Acting Under Secretary of Defense for Acquisition, Technology & Logistics Frank Kendall issued a memorandum to service acquisition executives on May 14 reiterating the Department of Defense’s support for performance-based logistics strategies. Performance-based logistics strategies, or PBLs, are arrangements in which a contractor agrees to deliver specific outcomes in terms of readiness, reliability and other precisely-defined metrics. According to Kendall’s memorandum, a recent study conducted within his office “provided compelling evidence that properly constructed and executed performance-based product support strategies deliver best-value weapon system support.”
Best value in this context means an optimum tradeoff of price and performance. It doesn’t mean just the lowest price, because that can always be achieved by scaling back performance metrics. Instead, it means getting the best results for warfighters in terms of performance at an affordable price. That may seem reasonable enough, but as Kendall notes, “developing correctly structured, priced, and executed PBLs is often a more complex task than initiating a standard transactional arrangement.” The reason why is that traditional logistics contracts measure contractor inputs, whereas performance-based logistics is keyed to results. It’s a more sophisticated approach to acquiring support and sustainment services.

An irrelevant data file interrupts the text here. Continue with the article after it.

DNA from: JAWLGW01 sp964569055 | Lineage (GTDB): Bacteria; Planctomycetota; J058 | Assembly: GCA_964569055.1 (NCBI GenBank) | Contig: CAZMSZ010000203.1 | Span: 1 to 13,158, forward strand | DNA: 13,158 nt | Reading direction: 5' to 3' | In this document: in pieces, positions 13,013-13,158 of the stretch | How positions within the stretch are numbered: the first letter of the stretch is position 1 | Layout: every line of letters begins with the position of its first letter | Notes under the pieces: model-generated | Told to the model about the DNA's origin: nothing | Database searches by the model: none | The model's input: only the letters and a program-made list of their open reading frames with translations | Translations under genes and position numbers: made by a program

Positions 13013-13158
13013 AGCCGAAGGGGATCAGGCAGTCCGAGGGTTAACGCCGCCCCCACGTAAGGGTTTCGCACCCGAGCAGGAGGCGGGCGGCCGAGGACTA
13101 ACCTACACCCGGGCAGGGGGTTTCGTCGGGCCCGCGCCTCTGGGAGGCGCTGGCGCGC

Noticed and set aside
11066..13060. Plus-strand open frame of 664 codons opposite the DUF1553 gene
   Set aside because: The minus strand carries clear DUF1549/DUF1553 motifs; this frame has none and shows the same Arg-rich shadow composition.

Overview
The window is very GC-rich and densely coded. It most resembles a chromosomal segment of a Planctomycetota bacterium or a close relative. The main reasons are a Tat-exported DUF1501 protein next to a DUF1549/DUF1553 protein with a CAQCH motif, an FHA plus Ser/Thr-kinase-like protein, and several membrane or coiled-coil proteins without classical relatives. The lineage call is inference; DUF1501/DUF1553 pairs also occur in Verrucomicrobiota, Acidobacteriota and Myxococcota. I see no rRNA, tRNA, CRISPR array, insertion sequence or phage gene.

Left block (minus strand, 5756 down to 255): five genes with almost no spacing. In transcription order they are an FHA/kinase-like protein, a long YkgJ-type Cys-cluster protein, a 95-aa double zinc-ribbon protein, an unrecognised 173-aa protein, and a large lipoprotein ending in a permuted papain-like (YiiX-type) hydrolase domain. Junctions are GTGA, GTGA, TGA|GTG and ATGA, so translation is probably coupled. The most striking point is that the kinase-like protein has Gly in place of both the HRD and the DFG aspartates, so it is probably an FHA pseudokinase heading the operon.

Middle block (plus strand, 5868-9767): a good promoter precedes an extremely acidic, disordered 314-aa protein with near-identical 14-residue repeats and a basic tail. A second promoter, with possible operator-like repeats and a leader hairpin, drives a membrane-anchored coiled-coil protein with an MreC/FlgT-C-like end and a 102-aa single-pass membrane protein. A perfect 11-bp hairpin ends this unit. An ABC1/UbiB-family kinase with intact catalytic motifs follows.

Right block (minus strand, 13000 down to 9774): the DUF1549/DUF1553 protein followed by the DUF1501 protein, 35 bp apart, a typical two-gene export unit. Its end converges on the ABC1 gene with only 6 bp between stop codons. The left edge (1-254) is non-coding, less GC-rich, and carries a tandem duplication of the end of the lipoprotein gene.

During periods such as today when threats and budgets seem to be retreating in tandem, there is sometimes a tendency among politicians and policymakers to retreat into wishful thinking about what can be achieved using new management concepts. Performance-based logistics is the precise opposite: a proven approach to delivering readiness at best value by creating a sound structure of incentives for providers. The willingness of senior policymakers to endorse PBLs as their preferred approach to securing logistics support in appropriate circumstances shows they have a solid grasp of what the times require.
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